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12 November 2019 - New Zealand elects rare anti-social penguin as bird of the year

Publié par Marion Coste le 12/11/2019

Hoiho, the yellow-eyed penguin, wins bird of the year

(Stuff, 11/11/2019)

The Hoiho, the yellow-eyed penguin, has won the hotly contested Bird of the Year competition. 

It is the first time a seabird has won since Forest & Bird launched the competition 14 years ago.

The hoiho took 12,022 out of the 43,460 votes made and verified.

Read on...


Bird of the Year competition: Keeping the good vibe flying high

Nik Dirga (RNZ, 11/11/2019)

The tweeting is over, the hashtags are going back to their nest, and New Zealand's wonderfully eccentric frenzy over the Bird of the Year vote is done for another year.

But while the online survey by Forest & Bird fires up thousands of avian aficionados for a few weeks, there's no reason bird lovers can't spread their wings all year long.

Bird of the Year is one of those charming things Aotearoa gets all worked up about that may seem a bit quaint to the rest of the world.

Read on...


Bird of the Year: Speculation over Russian votes takes flight online

Jordan Bond (New Zealand Herald, 13/11/2019)

Forest and Bird says there is nothing to suggest a Russian hacking scandal has hit its Bird of the Year competition, despite hundreds of votes coming from the Federation.

Votes from Russia were the fourth most of any overseas country with 335, after Australia (684), the UK (682) and the US (563).

"There's certainly been a bit of speculation online about whether or not that's suspicious," Forest and Bird spokesperson Megan Hubscher said.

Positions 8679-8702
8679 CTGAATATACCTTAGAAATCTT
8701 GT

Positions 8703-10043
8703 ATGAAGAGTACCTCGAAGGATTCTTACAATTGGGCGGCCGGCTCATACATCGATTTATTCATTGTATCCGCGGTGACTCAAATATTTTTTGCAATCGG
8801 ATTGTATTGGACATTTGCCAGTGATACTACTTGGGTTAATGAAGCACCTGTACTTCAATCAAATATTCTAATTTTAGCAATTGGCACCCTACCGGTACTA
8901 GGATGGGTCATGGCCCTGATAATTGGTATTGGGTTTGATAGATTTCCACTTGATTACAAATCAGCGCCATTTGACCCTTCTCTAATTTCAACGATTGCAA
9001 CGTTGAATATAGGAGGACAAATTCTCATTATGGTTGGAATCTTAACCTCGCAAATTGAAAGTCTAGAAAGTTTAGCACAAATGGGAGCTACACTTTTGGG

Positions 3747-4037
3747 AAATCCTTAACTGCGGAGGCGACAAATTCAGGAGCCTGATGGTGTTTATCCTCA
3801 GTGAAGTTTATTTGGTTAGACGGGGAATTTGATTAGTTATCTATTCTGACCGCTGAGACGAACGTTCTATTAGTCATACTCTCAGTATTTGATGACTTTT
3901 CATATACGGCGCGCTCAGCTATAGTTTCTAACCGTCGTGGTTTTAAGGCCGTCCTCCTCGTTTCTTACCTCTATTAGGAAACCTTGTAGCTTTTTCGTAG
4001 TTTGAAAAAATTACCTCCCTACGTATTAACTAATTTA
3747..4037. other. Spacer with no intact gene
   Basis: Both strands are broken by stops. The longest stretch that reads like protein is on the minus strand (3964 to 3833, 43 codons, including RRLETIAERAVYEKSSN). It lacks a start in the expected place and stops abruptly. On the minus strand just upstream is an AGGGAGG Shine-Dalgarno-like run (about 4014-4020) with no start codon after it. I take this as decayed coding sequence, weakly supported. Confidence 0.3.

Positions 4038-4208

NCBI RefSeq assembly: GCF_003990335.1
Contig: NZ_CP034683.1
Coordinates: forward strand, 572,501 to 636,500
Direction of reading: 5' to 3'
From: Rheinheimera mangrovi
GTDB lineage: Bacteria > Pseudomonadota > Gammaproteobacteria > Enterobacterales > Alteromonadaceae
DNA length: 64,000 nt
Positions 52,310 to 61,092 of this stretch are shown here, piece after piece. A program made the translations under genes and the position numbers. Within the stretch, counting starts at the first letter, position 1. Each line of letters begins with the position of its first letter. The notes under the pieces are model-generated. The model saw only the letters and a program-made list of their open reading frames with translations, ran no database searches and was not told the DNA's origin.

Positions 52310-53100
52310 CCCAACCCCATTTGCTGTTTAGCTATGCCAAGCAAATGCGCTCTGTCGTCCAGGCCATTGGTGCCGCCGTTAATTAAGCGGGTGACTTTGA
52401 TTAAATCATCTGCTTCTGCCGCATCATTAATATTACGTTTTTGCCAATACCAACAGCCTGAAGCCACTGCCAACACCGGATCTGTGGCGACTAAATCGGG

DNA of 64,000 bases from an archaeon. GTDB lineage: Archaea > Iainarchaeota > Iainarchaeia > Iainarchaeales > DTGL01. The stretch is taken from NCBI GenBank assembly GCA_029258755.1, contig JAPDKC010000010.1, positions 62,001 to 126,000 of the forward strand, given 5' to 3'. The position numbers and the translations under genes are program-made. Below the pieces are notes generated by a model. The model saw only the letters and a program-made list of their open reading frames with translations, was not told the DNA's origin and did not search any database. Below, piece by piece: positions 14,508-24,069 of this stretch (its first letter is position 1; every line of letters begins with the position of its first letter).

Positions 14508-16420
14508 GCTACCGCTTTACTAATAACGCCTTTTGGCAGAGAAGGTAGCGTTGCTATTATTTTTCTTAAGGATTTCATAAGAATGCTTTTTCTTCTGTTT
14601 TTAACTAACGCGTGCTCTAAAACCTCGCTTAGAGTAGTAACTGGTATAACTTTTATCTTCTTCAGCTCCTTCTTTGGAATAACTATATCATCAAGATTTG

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New Zealand's bird of the year: the most important election – aside from the real one

Elle Hunt (The Guardian, 05/11/2019)

The data team picked up on them first – 310 “dubious” votes from an IP address in Australia, sending one trend line suddenly, suspiciously skyward above the others. Something funny was going on with the shag.

Of course, by then – the 13th year of the competition – organisers knew to expect dodgy dealings in New Zealand’s bird of the year poll.

If a nationwide vote to name a favourite native bird sounds like innocuous good fun – a creative means of celebrating unique, threatened fauna – you may be underestimating bird of the year. Coordinated by the Royal Forest & Bird Society, an environmental nongovernmental organisation, it is often described as the country’s most important election – second only to, you know, the actual elections. Since 2017, too, it has had the same validation as two other Kiwi creations, pavlova and Russell Crowe: Australia has tried to pass it off as its own.

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